A flowchart, even this simple one, draws a picture of a process that can be readily understood in seconds. The logic flow moves from the process's beginning through all the branching and recombining decision paths to its several possible end points. Not only does the flowchart show the process, it provides a tool for communicating that process in a clear and concise way.
Specialized flowcharting tools
As business requirements become more sophisticated, the need has emerged for more specialized flowcharting tools, and companies have developed several new classes of software. Project management, workflow and dataflow diagramming, dynamic process modeling and deployment flowcharting are all offshoots of basic flowcharting, each designed to solve a different business problem.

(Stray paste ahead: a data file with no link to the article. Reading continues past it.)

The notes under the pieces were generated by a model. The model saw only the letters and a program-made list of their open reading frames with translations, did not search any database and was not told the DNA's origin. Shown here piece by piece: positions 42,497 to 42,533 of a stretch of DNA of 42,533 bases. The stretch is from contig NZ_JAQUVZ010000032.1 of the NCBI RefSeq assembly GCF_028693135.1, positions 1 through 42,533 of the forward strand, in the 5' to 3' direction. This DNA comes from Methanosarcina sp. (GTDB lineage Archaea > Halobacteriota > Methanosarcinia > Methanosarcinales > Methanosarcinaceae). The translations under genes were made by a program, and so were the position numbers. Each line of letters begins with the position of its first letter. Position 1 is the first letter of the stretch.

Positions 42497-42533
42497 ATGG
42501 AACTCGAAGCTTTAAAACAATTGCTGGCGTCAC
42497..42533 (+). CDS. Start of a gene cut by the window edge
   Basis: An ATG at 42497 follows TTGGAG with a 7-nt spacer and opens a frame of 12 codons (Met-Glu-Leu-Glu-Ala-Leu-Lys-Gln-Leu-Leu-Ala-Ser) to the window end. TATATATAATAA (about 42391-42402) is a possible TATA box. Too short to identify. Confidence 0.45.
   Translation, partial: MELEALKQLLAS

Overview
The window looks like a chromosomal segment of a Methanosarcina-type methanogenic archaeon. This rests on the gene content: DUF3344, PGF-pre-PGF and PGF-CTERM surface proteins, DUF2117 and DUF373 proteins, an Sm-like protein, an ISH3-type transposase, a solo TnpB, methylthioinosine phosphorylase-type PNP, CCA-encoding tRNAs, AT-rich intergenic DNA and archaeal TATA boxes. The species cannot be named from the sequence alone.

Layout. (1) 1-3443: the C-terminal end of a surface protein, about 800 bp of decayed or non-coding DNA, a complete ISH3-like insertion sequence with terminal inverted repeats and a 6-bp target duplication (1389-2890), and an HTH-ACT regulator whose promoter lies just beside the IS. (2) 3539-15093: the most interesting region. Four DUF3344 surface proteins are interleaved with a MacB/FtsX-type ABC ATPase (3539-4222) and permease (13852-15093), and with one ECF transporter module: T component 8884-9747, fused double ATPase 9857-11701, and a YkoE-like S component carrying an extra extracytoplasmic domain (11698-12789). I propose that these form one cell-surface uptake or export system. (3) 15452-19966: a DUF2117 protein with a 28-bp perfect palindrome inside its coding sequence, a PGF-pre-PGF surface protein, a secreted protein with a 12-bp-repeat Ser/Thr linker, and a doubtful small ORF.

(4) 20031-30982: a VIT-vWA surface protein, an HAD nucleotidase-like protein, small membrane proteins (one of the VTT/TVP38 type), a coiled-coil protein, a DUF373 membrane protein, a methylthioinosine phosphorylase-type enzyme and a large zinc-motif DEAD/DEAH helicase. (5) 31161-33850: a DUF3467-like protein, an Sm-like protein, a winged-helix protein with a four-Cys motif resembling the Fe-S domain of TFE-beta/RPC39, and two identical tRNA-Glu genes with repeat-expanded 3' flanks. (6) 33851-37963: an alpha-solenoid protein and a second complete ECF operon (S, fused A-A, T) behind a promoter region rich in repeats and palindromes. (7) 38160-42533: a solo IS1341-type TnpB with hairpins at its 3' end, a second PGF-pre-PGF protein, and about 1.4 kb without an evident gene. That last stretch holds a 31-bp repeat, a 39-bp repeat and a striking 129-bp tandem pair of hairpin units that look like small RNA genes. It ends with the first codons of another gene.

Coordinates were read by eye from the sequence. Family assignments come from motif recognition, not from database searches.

Project managers--The need to attach start and finish dates to each process step, thereby creating a project schedule, has engendered such project management software as Microsoft Project and Primavera Project Planner. Strictly speaking, project managers are not an outgrowth of flowcharting programs. The roots of today's project managers, the project evaluation and review technique and the critical path method, took shape in the 1950s during the Polaris nuclear submarine program. Nevertheless, PERT and CPM diagrams are essentially flowcharts with dates attached. For managing large construction projects requiring resource-constrained scheduling and Monte Carlo risk analysis, project management systems prove indispensable. However, they are not simple tools and can require a clerk whose entire job entails feeding data into the project management program.